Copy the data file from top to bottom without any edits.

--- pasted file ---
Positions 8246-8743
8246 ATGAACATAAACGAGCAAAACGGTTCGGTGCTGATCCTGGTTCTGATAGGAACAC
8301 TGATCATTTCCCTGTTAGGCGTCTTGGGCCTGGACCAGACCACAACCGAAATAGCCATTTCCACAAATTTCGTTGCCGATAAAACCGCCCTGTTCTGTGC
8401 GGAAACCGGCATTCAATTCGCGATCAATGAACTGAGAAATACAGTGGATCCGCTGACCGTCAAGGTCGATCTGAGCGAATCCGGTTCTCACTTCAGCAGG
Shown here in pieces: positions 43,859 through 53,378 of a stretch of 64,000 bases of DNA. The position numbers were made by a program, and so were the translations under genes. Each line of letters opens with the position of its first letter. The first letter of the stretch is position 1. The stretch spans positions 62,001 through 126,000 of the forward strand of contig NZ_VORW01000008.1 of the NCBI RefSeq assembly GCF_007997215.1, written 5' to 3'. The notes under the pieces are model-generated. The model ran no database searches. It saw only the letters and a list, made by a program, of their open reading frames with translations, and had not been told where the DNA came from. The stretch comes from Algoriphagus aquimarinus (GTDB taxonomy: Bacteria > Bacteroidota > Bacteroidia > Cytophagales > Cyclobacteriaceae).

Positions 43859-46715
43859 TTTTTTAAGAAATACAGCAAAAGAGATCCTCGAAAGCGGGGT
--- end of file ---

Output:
Positions 8246-8743
8246 ATGAACATAAACGAGCAAAACGGTTCGGTGCTGATCCTGGTTCTGATAGGAACAC
8301 TGATCATTTCCCTGTTAGGCGTCTTGGGCCTGGACCAGACCACAACCGAAATAGCCATTTCCACAAATTTCGTTGCCGATAAAACCGCCCTGTTCTGTGC
8401 GGAAACCGGCATTCAATTCGCGATCAATGAACTGAGAAATACAGTGGATCCGCTGACCGTCAAGGTCGATCTGAGCGAATCCGGTTCTCACTTCAGCAGG
Shown here in pieces: positions 43,859 through 53,378 of a stretch of 64,000 bases of DNA. The position numbers were made by a program, and so were the translations under genes. Each line of letters opens with the position of its first letter. The first letter of the stretch is position 1. The stretch spans positions 62,001 through 126,000 of the forward strand of contig NZ_VORW01000008.1 of the NCBI RefSeq assembly GCF_007997215.1, written 5' to 3'. The notes under the pieces are model-generated. The model ran no database searches. It saw only the letters and a list, made by a program, of their open reading frames with translations, and had not been told where the DNA came from. The stretch comes from Algoriphagus aquimarinus (GTDB taxonomy: Bacteria > Bacteroidota > Bacteroidia > Cytophagales > Cyclobacteriaceae).

Positions 43859-46715
43859 TTTTTTAAGAAATACAGCAAAAGAGATCCTCGAAAGCGGGGT